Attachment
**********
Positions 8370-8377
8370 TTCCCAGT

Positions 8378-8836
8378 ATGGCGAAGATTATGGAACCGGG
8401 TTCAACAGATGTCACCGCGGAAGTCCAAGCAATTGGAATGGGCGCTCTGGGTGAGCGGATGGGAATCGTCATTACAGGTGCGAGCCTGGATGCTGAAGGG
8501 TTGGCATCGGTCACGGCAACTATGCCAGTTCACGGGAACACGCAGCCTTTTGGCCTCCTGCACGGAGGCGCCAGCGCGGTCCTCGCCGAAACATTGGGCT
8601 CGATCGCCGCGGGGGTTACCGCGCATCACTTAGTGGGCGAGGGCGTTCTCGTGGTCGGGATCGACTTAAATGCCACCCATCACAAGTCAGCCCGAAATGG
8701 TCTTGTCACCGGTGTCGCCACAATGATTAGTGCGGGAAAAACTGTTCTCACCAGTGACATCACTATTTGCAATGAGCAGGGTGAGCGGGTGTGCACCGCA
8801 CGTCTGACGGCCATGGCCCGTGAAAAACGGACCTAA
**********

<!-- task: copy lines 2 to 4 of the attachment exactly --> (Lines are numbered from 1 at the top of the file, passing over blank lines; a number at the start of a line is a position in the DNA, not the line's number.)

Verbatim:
8370 TTCCCAGT

Positions 8378-8836
8378 ATGGCGAAGATTATGGAACCGGG